California Supreme Court refuses to force Gov. Schwarzenegger to appeal Prop 8 decision

Ruling means case may hinge on whether Yes on 8 has standing

Lisa Keen  | Keen News Service

The California Supreme Court on Wednesday night, Sept. 8 denied a petition from a conservative group seeking to force California Gov. Arnold Schwarzenegger to participate in an appeal of the Proposition 8 case.

The full court issued its decision with a simple two-sentence declaration, denying a petition from the Pacific Justice Institute. The denial came just hours after Schwarzenegger and state Attorney General Jerry Brown submitted letters to the court, explaining that they were not participating in the appeal of Perry v. Schwarzenegger.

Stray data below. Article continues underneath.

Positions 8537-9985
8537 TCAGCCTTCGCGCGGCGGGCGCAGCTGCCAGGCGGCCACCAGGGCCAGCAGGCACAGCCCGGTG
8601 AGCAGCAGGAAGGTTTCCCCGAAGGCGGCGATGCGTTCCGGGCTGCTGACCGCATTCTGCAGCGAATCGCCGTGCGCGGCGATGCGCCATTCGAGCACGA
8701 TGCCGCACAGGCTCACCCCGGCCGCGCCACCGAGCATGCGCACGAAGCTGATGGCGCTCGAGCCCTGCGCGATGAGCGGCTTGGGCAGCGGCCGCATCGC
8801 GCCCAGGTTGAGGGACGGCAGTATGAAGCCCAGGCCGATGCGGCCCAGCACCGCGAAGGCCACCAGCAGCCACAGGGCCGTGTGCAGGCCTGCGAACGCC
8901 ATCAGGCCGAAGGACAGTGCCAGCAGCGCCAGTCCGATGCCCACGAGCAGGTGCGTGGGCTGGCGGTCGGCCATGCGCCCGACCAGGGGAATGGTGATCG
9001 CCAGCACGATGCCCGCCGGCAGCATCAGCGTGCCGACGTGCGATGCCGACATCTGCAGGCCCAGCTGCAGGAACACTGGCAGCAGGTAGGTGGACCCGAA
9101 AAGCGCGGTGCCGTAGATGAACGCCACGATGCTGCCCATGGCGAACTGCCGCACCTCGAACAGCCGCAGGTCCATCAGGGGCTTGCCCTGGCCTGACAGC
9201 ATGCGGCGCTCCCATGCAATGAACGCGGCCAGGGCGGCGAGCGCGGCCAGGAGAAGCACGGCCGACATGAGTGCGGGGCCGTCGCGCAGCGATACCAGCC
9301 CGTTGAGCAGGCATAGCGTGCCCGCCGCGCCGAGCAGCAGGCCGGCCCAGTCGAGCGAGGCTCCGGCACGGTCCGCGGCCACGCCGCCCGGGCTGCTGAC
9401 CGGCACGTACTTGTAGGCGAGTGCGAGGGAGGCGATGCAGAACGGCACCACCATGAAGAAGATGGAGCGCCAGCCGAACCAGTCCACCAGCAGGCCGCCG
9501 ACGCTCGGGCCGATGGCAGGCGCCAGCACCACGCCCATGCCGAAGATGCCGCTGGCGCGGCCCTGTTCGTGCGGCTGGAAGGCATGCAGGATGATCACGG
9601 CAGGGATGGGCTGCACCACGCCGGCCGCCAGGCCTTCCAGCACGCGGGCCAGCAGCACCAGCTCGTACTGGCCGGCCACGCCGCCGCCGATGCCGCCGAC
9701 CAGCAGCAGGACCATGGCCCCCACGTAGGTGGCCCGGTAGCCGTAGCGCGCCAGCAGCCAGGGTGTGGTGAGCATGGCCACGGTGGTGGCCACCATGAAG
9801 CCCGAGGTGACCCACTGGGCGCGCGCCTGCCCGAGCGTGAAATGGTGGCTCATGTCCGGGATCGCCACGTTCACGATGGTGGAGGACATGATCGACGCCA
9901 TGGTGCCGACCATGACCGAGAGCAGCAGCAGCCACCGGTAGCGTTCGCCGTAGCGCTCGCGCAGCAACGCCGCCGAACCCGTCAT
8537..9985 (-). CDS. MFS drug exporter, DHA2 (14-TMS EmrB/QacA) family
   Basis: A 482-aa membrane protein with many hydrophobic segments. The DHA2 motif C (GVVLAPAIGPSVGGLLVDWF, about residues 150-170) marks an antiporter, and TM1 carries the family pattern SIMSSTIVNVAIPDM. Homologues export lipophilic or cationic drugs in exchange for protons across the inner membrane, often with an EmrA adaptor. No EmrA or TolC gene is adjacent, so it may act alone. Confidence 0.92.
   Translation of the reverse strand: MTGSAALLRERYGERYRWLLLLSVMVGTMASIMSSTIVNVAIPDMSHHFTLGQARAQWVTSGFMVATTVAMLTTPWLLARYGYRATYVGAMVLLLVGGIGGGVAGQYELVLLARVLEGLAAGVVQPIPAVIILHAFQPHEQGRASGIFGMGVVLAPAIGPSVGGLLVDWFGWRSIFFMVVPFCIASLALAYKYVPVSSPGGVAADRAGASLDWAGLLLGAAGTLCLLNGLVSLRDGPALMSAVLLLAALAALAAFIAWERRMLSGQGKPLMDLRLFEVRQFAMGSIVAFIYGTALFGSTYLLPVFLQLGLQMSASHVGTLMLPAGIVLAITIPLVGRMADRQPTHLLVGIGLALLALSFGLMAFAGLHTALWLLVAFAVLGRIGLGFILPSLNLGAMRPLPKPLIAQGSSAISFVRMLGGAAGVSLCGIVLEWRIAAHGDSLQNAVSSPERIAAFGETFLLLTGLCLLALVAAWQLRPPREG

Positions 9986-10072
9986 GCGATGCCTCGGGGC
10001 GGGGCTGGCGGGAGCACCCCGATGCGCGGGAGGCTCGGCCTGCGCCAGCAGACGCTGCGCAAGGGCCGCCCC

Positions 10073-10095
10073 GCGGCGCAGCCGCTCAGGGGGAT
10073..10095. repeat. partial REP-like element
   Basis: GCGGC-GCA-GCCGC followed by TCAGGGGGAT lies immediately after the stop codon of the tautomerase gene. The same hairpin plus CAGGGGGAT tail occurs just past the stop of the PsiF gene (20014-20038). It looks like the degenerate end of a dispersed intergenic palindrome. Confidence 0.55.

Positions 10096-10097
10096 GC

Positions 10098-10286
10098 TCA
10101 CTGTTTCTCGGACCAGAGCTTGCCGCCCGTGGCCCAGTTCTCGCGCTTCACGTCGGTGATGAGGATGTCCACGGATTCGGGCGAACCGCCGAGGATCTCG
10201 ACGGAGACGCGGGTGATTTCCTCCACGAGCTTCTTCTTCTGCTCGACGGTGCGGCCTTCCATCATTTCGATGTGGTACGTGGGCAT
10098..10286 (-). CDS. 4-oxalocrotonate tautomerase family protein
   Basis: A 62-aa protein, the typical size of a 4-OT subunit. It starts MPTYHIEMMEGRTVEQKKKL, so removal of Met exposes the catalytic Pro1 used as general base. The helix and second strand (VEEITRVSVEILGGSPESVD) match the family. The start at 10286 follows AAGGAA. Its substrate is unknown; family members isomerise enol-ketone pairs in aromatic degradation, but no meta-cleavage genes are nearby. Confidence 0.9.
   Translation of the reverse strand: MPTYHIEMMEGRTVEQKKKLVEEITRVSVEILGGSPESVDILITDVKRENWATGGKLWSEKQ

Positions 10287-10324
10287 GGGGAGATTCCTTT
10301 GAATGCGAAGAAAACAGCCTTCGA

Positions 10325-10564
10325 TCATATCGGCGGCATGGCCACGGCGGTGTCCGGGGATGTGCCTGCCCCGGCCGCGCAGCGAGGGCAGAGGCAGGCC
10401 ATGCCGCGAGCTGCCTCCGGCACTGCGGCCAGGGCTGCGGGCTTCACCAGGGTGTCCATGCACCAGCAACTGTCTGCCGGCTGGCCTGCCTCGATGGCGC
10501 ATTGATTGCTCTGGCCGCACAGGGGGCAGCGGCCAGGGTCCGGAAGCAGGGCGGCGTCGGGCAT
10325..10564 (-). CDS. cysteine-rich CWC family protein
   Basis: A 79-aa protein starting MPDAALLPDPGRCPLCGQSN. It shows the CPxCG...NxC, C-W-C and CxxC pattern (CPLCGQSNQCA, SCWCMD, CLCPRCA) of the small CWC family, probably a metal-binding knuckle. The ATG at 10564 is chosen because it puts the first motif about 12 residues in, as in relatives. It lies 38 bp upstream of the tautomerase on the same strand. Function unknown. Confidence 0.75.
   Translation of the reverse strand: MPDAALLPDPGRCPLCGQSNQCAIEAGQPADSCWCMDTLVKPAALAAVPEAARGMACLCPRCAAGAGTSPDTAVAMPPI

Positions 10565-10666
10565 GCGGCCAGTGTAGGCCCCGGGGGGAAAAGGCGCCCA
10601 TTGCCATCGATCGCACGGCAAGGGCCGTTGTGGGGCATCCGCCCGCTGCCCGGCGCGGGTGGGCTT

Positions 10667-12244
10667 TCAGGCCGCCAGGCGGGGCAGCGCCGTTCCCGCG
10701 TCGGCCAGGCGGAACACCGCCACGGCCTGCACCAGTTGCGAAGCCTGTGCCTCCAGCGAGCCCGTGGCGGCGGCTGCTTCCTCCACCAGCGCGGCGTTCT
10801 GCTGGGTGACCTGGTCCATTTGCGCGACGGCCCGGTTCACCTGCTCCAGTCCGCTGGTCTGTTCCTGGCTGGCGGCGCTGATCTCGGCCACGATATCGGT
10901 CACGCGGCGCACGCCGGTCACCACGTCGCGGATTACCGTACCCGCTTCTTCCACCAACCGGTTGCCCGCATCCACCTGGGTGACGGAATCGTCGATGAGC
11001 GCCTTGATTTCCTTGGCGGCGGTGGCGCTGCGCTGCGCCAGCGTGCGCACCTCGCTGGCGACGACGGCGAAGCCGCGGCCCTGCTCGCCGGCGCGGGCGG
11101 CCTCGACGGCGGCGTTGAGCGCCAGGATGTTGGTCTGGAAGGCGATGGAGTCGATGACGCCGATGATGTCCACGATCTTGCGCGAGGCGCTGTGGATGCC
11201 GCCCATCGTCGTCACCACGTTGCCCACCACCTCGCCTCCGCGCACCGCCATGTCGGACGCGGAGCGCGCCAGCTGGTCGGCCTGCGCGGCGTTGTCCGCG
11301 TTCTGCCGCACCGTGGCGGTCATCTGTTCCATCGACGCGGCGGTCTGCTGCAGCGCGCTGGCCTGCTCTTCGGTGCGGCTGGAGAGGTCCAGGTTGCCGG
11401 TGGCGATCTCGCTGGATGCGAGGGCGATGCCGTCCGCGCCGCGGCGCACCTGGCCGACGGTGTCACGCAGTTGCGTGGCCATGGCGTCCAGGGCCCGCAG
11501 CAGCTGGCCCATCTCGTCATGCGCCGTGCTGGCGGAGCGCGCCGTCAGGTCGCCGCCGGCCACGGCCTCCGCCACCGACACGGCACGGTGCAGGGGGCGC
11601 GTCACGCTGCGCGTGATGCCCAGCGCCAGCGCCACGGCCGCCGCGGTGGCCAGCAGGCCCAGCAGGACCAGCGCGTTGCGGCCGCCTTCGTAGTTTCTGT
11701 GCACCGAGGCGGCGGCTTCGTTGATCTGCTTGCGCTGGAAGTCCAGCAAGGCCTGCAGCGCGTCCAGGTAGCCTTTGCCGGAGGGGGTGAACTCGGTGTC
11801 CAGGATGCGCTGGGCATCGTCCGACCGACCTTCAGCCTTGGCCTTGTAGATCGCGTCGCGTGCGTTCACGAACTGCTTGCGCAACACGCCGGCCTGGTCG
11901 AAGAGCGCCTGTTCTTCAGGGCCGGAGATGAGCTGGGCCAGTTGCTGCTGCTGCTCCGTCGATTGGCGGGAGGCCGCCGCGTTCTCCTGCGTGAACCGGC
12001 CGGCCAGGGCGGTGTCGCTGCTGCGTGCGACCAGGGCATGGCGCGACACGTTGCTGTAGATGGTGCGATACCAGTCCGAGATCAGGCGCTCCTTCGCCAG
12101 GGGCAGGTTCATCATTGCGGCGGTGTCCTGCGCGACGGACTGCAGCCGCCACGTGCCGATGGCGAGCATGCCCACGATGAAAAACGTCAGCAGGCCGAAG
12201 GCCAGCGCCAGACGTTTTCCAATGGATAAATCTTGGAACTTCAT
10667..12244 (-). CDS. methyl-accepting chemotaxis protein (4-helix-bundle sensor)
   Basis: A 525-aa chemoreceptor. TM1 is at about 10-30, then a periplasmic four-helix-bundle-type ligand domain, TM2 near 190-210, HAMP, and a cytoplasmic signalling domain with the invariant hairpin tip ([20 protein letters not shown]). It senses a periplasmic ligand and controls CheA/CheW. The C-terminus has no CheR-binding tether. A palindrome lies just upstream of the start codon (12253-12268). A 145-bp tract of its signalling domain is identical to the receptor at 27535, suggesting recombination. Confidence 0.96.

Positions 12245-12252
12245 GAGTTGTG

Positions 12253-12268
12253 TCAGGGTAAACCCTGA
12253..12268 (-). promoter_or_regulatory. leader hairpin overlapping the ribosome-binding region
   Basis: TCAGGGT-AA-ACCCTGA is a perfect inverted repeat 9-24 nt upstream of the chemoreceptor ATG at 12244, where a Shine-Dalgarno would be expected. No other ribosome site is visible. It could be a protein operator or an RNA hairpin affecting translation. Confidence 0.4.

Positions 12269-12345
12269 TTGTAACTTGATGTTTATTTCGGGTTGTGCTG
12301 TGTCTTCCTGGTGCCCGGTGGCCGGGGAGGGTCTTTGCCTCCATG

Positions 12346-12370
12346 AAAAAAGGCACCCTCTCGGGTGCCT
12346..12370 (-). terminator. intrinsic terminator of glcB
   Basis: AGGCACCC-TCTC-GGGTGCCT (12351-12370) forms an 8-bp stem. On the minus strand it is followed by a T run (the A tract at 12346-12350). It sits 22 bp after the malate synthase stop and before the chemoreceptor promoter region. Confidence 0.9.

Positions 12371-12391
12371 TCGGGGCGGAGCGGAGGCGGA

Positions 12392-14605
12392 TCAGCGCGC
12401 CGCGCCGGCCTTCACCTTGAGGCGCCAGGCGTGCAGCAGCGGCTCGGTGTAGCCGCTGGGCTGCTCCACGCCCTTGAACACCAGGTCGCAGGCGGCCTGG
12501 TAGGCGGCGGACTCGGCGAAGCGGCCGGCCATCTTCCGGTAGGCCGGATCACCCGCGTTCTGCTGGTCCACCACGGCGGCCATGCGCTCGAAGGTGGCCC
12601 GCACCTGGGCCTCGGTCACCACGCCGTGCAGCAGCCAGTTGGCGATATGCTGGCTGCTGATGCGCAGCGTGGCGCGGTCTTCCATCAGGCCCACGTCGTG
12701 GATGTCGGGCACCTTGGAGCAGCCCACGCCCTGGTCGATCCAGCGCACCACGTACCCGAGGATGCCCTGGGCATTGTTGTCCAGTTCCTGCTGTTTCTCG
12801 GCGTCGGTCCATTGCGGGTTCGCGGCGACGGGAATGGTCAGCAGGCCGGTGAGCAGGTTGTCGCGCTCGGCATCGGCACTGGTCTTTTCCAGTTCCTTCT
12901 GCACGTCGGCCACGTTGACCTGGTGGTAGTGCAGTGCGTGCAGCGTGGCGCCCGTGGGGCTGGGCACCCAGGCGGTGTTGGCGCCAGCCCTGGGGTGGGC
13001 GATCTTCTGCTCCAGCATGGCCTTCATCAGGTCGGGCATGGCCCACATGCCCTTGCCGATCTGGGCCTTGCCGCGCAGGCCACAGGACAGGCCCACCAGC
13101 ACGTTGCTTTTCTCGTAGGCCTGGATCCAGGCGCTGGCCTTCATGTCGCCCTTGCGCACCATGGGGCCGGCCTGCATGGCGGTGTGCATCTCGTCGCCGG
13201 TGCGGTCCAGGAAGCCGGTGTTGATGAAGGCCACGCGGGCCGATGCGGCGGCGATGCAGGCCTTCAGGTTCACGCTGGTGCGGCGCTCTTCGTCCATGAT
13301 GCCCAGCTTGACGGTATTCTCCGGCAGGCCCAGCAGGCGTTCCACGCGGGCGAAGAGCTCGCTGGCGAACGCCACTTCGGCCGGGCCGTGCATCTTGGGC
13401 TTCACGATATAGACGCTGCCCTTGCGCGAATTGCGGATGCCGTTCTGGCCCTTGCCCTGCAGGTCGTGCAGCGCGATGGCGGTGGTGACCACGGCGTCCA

In a letter from his attorney, Gov. Schwarzenegger indicated what had been uncertain before — that he had decided not to appeal the Proposition 8 court decision to the 9th Circuit.

The definitive statement from Schwarzenegger — coupled with the state supreme court’s refusal to require state participation in the appeal — means the ability of Proposition 8 proponents to appeal may depend entirely on the legal standing of the Yes on 8 coalition. (There is one remaining possibility: the County Board of Supervisors of Imperial County, California, has asked to serve as an intervenor in the appeal. Because the county issues marriage licenses, it may be able to demonstrate a necessary element of standing — that it is impacted by the district court decision.)

Gov. Schwarzenegger had until Sept. 11 to make a decision and, though his position on marriage equality for gay couples has been changing, his most recent statements seemed to indicate he would not direct the state’s attorney general to appeal the decision from the U.S. District Court in San Francisco.